Your lesson will take place amid the museum’s world-renowned collections. After participating in the Immigration Game—an interactive experience that teachers where immigrants came from, their challenges, and how it felt to be a newcomer in a strange land—students engage in a reenactment of Immigration Recognition Day, a historical event that took place in Rochester in the 1920s.
Lesson extensions for before or after your visit
The following activities are designed for your class to enjoy before or after your museum visit. Familiarizing students with the lesson concepts can enrich your museum experience.
Setting the stage
Read the following part of “The New Colossus” sonnet written by Emma Lazarus (1849–1887) inscribed on the Statue of Liberty:
Give me your tired, your poor,
Your huddled masses yearning to breathe free,
The wretched refuse of your teeming shore.
Send these, the homeless, tempest-tossed to me;
I lift my lamp beside the golden door.
Have students rehearse and then perform this excerpt in different ways. For example, how would it sound being read if someone were tired, excited, angry, or scared? Talk with students about how and why people may interpret the poem differently.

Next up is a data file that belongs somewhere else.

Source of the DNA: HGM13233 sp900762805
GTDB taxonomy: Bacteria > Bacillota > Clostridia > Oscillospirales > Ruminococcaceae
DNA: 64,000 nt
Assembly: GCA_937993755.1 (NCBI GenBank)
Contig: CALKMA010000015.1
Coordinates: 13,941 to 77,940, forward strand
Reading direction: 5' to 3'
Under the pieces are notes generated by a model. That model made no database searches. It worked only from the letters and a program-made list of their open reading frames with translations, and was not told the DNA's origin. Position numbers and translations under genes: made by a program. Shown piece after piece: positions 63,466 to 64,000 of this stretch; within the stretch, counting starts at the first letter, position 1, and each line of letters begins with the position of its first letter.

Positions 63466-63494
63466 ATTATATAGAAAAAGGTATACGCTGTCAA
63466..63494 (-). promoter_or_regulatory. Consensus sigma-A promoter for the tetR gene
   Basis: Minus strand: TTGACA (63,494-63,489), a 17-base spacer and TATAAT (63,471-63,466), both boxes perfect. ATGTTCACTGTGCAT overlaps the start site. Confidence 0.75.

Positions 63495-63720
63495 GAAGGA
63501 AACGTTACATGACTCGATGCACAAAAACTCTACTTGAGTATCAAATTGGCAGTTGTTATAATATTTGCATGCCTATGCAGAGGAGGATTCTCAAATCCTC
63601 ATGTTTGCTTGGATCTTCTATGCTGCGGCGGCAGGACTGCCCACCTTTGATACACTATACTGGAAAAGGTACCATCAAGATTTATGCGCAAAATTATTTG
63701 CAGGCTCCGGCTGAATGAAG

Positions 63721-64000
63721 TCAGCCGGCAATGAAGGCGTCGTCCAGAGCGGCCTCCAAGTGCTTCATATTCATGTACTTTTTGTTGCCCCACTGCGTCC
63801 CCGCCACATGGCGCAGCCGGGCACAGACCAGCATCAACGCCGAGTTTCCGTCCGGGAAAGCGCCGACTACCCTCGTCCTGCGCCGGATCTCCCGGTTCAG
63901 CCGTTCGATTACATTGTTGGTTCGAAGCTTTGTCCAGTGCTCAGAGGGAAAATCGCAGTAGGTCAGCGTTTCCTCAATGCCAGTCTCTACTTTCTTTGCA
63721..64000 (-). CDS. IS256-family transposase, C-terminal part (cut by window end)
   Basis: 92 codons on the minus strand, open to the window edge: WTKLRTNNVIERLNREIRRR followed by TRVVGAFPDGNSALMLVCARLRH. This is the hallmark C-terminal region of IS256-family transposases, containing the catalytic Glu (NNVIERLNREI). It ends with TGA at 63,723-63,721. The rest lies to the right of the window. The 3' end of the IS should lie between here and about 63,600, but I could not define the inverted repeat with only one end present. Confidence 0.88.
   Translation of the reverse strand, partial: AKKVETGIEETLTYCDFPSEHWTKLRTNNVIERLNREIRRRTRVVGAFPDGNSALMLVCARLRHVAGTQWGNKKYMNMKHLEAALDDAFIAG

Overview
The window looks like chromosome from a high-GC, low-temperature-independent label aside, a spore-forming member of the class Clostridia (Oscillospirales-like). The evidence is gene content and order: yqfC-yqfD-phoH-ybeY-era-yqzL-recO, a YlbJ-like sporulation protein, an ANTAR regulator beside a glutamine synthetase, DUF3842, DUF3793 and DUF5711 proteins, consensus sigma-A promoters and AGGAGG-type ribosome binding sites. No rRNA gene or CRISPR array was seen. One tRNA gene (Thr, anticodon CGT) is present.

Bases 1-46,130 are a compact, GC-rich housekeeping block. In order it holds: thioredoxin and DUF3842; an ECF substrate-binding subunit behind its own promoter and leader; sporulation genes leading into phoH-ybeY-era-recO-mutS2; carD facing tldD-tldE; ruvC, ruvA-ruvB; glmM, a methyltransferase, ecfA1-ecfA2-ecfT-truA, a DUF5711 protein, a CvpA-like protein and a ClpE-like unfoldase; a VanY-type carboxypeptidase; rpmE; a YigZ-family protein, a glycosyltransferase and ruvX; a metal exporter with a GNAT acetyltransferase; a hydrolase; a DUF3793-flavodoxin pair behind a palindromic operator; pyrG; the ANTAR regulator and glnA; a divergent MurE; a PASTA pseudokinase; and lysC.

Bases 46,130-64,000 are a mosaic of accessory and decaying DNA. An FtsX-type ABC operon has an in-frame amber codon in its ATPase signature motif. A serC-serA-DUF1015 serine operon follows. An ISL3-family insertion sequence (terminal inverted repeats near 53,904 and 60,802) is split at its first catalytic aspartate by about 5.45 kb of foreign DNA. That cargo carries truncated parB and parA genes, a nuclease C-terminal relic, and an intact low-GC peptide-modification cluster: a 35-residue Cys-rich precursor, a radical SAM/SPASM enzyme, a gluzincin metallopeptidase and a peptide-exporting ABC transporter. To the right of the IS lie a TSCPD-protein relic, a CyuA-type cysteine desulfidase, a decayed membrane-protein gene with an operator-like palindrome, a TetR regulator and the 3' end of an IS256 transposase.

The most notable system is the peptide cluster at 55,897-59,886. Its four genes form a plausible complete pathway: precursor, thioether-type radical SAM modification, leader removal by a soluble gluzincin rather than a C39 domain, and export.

The melting pot
Explain the metaphor “melting pot.” Ask the class if it is a good metaphor for the United States. Ask students to come up with their own metaphors for the United States. Have students draw an illustration of their metaphor. Show the pictures to the class and discuss them.
Have your class research the Statue of Liberty. Discuss what the Statue of Liberty meant to immigrants and why. Have your class pretend that they have been given the job of constructing a statue to welcome immigrants to the United States today. Draw the statue and write a poem or a song that welcomes immigrants.
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